F.I.T. Blog

Improve Training Results by Managing Stress

 

Ben Cagle, NASM, USAT-1

There are 24 hours in a day. During these hours, stress builds up, and can cause wear and tear on your body and mind. Stress can be physical, mental, emotional, environmental, etc. In any given week, those stresses can be consistent or widely variable. It greatly depends on your life! As a person who desires to be fit and healthy, recognizing that this accumulation of stress happens and can affect your training sessions needs to be understood and respected.

How does this relate to your training? Well, many are under the impression that they need to go hard every training session. When considering our daily life stress, we need to realize this is not healthy and/or possible. While there is a time and place for pushing your limits, you should recognize when your life and training stress are or are not balanced, and adjust training sessions accordingly.

In training, you are physically stressing your body and mind. Outside of training, your body and mind are accumulating mental, environmental, and emotional stresses through work, home/family, etc. Factor all stress in when looking at your training plan and progress. There should be a balance that prioritizes recovery and adaptation. When you feel subpar at a training session, take a quick inventory of what has been going on in your life. Make notes in your training log!

How do you recognize and manage this? Here are a couple examples on how to observe stresses and manage your training sessions appropriately:

Hot Summer Days

As the air temperature and humidity increase, the environmental stress placed on your body also increases. Because of this, your rate of perceived exertion (RPE) will increase, you will lose more fluids, and the exact same workout from last week will produce a greater stress on your body in the heat versus “ideal” conditions.

To cope, you may shorten your warm up, as your body will already be warm. More than ever, warming up with intent and purpose, not just to go through the motions, is crucial.

Hydrate, hydrate, hydrate. Taking in water more frequently during your workout will also help your body adjust to the increase in stress.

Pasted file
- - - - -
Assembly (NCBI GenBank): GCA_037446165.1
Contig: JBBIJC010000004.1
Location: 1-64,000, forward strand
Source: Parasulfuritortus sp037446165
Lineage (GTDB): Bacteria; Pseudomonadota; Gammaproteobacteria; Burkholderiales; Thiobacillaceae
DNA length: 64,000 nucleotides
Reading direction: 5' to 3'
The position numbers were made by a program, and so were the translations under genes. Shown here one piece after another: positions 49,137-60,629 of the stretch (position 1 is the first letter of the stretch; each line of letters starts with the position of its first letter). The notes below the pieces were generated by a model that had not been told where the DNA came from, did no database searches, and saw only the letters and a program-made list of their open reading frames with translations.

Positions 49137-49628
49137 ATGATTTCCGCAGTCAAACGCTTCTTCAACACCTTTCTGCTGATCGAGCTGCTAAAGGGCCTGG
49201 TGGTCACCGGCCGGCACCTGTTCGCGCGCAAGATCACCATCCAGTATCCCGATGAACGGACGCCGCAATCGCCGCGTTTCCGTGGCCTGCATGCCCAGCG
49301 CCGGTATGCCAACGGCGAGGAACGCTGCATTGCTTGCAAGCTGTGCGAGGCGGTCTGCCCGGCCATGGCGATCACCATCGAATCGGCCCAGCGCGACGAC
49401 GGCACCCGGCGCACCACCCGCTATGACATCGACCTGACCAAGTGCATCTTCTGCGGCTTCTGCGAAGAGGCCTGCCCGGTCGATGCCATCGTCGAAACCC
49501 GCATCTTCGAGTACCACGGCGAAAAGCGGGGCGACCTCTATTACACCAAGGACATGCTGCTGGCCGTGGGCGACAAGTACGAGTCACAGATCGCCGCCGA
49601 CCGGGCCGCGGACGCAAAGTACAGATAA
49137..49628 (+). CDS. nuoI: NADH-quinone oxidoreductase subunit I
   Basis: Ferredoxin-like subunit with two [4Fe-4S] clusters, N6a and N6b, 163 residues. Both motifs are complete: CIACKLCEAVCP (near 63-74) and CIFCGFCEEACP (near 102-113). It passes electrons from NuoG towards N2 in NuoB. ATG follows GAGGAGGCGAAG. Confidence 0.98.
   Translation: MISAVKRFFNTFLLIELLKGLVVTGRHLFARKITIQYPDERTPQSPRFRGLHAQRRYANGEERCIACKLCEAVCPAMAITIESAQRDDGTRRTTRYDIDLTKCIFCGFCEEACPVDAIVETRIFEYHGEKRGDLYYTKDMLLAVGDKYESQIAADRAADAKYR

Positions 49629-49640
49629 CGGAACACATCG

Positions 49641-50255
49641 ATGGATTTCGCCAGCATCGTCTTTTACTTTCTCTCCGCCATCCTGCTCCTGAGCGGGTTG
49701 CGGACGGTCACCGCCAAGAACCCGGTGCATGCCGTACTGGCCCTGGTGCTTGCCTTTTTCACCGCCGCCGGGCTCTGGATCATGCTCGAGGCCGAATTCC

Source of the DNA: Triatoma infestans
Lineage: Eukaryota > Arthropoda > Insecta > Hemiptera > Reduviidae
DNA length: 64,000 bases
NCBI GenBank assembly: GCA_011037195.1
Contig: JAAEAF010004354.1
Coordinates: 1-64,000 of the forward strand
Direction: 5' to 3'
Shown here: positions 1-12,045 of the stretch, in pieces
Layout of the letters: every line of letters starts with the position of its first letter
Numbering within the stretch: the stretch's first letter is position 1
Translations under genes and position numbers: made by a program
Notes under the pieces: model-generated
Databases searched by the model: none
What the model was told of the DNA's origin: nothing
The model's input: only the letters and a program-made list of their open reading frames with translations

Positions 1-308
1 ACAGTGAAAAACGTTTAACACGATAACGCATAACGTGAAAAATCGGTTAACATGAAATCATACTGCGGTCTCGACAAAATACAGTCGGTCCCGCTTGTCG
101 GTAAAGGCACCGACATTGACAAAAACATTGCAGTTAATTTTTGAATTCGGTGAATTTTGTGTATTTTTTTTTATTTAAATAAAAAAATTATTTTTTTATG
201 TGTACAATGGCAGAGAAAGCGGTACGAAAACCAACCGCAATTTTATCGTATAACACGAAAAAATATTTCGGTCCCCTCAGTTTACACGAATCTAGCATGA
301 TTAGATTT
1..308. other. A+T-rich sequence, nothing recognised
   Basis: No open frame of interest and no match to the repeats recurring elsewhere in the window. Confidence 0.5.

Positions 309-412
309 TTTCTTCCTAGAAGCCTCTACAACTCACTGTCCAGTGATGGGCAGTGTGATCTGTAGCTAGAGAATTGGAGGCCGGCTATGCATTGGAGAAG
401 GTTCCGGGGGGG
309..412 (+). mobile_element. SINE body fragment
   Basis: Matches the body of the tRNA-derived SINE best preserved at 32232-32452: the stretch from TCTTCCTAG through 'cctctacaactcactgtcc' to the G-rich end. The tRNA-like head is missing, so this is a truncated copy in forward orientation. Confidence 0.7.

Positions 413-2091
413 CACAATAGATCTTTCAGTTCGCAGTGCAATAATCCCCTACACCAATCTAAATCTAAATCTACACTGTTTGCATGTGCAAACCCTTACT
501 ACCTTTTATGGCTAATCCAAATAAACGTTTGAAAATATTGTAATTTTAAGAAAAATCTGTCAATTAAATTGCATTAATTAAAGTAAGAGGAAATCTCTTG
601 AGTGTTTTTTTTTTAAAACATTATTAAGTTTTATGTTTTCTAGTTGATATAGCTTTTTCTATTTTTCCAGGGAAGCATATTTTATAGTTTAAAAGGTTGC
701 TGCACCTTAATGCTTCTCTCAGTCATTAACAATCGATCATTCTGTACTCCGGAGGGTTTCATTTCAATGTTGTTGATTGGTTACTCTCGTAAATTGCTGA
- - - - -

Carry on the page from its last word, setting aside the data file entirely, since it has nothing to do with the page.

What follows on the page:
Resting more frequently and/or cutting sets a bit shorter and resting longer will help your body manage its internal temperature.

Heavy Work Stress

You know these days. It’s the days when the emails never stop rolling in, there’s a deadline fast approaching, and/or your work day is extended by many hours. Even if you do not notice or feel it, this wreaks havoc on your body and mind. Mentally, you will be more fatigued going into your training session, and thus, focus and engagement may be lowered.

Some of the same strategies listed under the temperature increase section apply here, too. You may back off on weights used, repetitions or sets completed, or length of training session. Recognize that you are not completely prepared mentally, and plan accordingly with your training session. You may also consider not training that day, depending on the amount of added work stress.

When might you refrain from training? There is no definitive protocol for this. As with most things in life, experience over time will help provide you with the answer. We are all unique individuals who respond to training and daily life stress differently. But, here are a few suggestions on gathering the right info on this:

  • Tap Test: The Tap Test is a great measure of your CNS activity. It is a short 20-second test that measures how fast you can touch a screen with your left and right index finger. The more fatigued you are, the more stress has accumulated in your body, the slower you finger will be, and fewer taps you will accumulate in 10 seconds. For 1-2 weeks, take the test ONCE every day to gather a baseline. After that, take the test once every morning. If your scores are lower than normal, you might be best off having a day of light activity versus a hard training session.
  • Sleep: What are your typical sleep patterns like? Are you sleeping more than usual? Hitting the snooze more than you usually do? Did you wake up before your alarm went off? When your body is recovered, you will wake up. If you wake up before your alarm, chances are that you are good to go. If you are hitting the snooze, you may still be fatigued. Track your sleep!
  • Take Self Inventory: Ask yourself these basic questions. Be honest! Are you feeling energetic? Are you stressed out? Tired from your last training session? Are you moving slower/faster than yesterday? Asking yourself simple questions can give you some clarity into how to approach your training day. Be honest, be mindful, be respectful to yourself and your body.

If you still are not convinced, consider this. If you do not take care of yourself by adjusting training as needed, you may end up injured and/or sick. That might mean you cannot train for a much longer duration! Or worse, an injury could affect your ability to do your job, manage your family, and so on.

Real results and progress stem from taking care of your body and mind. Managing and balancing life and training stress is the biggest component to that!